Lateral Movement is a term used to describe how hackers move from an initial point of entry deeper into a network.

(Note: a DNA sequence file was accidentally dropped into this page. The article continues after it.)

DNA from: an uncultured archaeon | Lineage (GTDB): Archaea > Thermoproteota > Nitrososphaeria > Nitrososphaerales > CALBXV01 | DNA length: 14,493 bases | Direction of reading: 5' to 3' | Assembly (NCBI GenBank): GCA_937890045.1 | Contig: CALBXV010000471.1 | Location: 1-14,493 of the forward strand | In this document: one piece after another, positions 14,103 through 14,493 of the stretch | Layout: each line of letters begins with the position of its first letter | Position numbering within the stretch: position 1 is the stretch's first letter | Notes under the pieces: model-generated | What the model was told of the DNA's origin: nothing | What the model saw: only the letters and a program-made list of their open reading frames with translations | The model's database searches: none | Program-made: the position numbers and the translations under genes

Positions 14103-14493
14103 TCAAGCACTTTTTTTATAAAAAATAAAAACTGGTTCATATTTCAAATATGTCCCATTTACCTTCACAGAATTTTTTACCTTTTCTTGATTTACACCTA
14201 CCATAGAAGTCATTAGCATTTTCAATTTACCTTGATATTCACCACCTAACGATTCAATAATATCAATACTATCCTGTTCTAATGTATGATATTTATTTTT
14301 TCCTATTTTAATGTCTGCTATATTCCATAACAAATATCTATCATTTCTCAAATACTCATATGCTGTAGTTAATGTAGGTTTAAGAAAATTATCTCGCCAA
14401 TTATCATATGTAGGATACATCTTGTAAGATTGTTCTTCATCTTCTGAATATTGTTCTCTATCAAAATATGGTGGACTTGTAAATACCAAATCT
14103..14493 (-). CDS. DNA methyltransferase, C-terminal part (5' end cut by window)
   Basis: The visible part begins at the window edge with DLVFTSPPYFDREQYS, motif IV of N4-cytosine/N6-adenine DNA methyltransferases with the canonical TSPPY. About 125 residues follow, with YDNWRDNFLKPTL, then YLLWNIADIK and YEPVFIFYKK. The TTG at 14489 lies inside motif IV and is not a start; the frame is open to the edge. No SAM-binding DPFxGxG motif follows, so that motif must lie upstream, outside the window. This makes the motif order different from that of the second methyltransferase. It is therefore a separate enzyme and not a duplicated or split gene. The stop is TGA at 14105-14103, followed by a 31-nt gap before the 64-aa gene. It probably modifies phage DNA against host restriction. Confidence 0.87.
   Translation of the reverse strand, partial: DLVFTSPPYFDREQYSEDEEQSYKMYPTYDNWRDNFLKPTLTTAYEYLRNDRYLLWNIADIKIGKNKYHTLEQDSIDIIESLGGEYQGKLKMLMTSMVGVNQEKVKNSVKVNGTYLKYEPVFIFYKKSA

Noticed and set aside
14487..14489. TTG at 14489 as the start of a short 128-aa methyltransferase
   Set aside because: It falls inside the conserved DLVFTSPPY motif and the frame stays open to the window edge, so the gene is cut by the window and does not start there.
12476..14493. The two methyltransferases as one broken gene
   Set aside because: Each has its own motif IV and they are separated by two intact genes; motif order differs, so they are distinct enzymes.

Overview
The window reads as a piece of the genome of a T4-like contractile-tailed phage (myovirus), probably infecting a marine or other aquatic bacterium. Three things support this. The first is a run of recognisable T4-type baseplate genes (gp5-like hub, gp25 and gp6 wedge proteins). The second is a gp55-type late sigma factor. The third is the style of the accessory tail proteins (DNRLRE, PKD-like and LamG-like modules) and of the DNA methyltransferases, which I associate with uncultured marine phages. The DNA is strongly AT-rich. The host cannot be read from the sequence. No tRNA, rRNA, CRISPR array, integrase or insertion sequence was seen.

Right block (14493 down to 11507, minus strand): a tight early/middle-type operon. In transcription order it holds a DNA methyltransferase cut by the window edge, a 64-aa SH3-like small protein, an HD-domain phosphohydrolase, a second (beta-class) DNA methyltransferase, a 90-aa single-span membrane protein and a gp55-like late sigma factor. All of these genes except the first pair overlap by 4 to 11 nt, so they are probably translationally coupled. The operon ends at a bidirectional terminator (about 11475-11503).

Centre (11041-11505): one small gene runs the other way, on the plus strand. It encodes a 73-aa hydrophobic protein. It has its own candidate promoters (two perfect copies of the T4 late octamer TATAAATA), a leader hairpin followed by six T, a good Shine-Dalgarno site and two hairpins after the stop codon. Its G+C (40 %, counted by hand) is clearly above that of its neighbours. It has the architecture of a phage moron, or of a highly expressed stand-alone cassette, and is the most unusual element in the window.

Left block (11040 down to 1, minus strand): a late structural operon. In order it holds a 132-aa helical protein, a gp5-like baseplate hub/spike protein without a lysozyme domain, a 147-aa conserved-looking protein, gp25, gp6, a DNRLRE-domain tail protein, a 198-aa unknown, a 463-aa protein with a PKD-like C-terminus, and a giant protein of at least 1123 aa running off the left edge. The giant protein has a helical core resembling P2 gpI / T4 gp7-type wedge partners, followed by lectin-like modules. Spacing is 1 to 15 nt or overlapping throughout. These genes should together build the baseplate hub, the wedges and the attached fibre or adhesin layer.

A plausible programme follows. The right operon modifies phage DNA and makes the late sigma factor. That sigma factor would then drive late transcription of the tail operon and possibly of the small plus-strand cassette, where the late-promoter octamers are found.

When normal users access a network, they tend to start at a defined entry point like a desktop or laptop and fan and access additional resources in a star pattern emanating from the initial entry point. The “one hop” star pattern is an intentional security design feature of Kerberos that is supposed to prevent hackers from performing lateral movement. The idea is that Kerberos only allows a ticket to be used one-hop from where it was issued. Note that Microsoft actually refers to the one-hop restriction as the double-hop problem, but one-hop is probably more descriptive for what we’re talking about. In reality, hackers have found many ways around the double-hop problem and are able to move in linear or “lateral” patterns. Because hackers are able to steal multiple identities, they can switch user identities as needed and, in some cases, use software exploits to create sessions between computers that are completely unauthenticated. It is this chaining of sessions from entry point to objective that we refer to as lateral movement.